Metropolitan News-Enterprise


Friday, September 5, 2008


Page 1


Court of Appeal Upholds Revocation of Masry Family Trust

Justices Say Prominent Lawyer Did Not Have to Tell Wife




A provision requiring the approval of both trustors in order to revoke a trust will not be presumed exclusive, even if the parties are married, the Court of Appeal for this district ruled yesterday.

Rejecting objections by the widow of prominent tort litigator Edward Masry that the ruling will allow spouses to take advantage of one another, Presiding Justice Arthur Gilbert wrote for Div. Six that the governing statute is clear and that the Legislature can amend it if it chooses.

Masry died in 2005 at the age of 73. He was senior partner in the law firm of Masry and Vititoe, a former mayor of Thousand Oaks, and known to movie audiences as the character played by Albert Finney in “Erin Brockovich.”

The film portrayed the efforts of Masry and his paralegal/investigator, Brockovich, to obtain compensation for the 600 residents of Hinckley, a small community in San Bernardino County where Pacific Gas & Electric Co. tanks allegedly leaked carcinogenic poisons into groundwater supplies. The claims were settled for $333 million.

Marital Property

Masry and his wife, Joette Masry, created the Edward and Joette Masry Family Trust, which included all of the property they acquired during their marriage, in 2004. Each was a trustor and trustee, and the trust included a provision by which each of them reserved “the right and power to revoke this Trust, in whole or in part, from time to time during their joint lifetimes, by written direction delivered  to the other Trustor and to the Trustee.”

Shortly before he died, however, Masry—unbeknownst to his wife—executed a “Notice of Revocation of Interest in Trust and Resignation as Trustee” and transferred his assets from the family trust to the new Edward L. Masry Trust, with two of his adult children, Louis Masry and attorney Louanne Masry Weeks, as successor co-trustees.

Upon learning of the new trust two weeks after being widowed, Joette Masry petitioned the Ventura Superior Court to declare the revocation of the family trust invalid for lack of notice to her during Edward Masry’s lifetime. Ventura Superior Court Judge Kent Kellegrew denied the petition on the ground that the method of revocation set forth in the will was non-exclusive and that the method by which Masry revoked the trust was effective under the governing statute.

Methods of Revocation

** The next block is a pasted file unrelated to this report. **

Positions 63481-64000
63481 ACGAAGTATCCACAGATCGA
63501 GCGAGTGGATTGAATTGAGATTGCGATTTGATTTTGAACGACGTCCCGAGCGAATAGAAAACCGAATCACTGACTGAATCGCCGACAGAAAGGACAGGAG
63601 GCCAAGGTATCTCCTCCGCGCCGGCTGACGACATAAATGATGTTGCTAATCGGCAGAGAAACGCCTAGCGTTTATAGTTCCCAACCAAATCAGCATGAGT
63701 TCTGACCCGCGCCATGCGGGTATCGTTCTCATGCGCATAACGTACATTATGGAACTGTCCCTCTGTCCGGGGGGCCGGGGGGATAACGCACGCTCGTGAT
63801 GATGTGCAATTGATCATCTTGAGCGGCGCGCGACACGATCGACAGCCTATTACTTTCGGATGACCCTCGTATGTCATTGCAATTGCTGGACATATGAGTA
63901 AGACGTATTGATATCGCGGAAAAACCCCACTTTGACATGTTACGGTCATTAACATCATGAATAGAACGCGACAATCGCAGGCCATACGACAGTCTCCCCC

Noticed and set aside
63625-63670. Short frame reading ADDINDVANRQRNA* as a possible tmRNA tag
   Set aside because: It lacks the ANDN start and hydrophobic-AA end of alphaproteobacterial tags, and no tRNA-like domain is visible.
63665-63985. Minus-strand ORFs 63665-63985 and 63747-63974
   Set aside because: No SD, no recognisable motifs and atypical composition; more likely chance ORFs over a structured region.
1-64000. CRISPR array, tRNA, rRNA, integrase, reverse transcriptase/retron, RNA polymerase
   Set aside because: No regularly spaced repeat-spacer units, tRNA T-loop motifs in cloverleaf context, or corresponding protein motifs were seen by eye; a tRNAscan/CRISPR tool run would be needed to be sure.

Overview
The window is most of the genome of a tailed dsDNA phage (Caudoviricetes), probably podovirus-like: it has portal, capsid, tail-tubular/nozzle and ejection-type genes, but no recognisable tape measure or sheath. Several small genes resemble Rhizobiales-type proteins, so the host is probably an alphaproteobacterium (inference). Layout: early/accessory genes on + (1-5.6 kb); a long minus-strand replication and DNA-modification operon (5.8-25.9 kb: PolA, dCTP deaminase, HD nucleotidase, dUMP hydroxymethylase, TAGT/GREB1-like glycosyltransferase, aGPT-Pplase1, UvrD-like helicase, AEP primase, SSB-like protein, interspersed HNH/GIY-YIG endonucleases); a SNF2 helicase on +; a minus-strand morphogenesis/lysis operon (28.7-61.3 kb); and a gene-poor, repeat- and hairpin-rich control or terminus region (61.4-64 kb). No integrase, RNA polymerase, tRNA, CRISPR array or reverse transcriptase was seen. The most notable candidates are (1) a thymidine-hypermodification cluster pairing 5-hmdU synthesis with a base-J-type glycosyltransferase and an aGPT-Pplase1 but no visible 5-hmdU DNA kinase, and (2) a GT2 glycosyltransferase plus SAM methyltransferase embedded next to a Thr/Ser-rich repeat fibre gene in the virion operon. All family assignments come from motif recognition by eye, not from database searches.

That statute is Probate Code Sec. 15401(a)(2). It provides that when a trust is revocable, revocation may be accomplished by any method set forth in the trust, or by the statutory method of delivering a written notice, other than in a will, to the trustee during the settlor’s lifetime, unless the trust document specifies that the method provided therein is exclusive.

Kellegrew held that the method set forth in the document was not exclusive, and that by delivering the revocation to himself as trustee, Masry complied with the statute and effectively revoked the family trust.

Gilbert, writing for the Court of Appeal, agreed with the trial judge. For the method of revocation set forth in a trust document to be exclusive, he wrote, there must be unambiguous language to that effect, and the language in the Masrys’ document was not.

The presiding justice acknowledged public policy issues as to the fairness of allowing one spouse to revoke a trust without notice to the other.

 “It is true that had Joette been given notice of the revocation as provided in the Family Trust, she could have tried to persuade Edward to change his mind or could have made changes in the disposition of her community share of the trust property,” Gilbert wrote. But California law, he pointed out, allows one spouse to dispose of his or her share of community property without the consent of the other.

Separate Proceeding

Gilbert went on to reject the argument, filed in a separate proceeding that became part of the appeal, that Louis Masry and Louanne MasryWeeks had violated the no-contest clause of the Edward L. Masry Trust by suing Masry and Vititoe for an accounting, an action they later dismissed.

The plaintiffs were not contesting the trust, Gilbert said, but carrying out their responsibilities to gather the assets of the trust, including Edward Masry’s interest in the law firm.

Attorneys on appeal were Peter B. Gelblum, Jeffrey K. Eisen, Nahla B. Rajan, and Jacey L. Hayes of Mitchell Silberberg & Knupp for Joette Masry, and John M. Rochefort, Michael D. Bradbury, Todd Benoff, and Alan D. Hearty of Weston, Benshoof, Rochefort, Rubalcava & MacCuish for Louis Masry and Louanne MasryWeeks.

The case is Masry v. Masry, 08 S.O.S. 5383.


Copyright 2008, Metropolitan News Company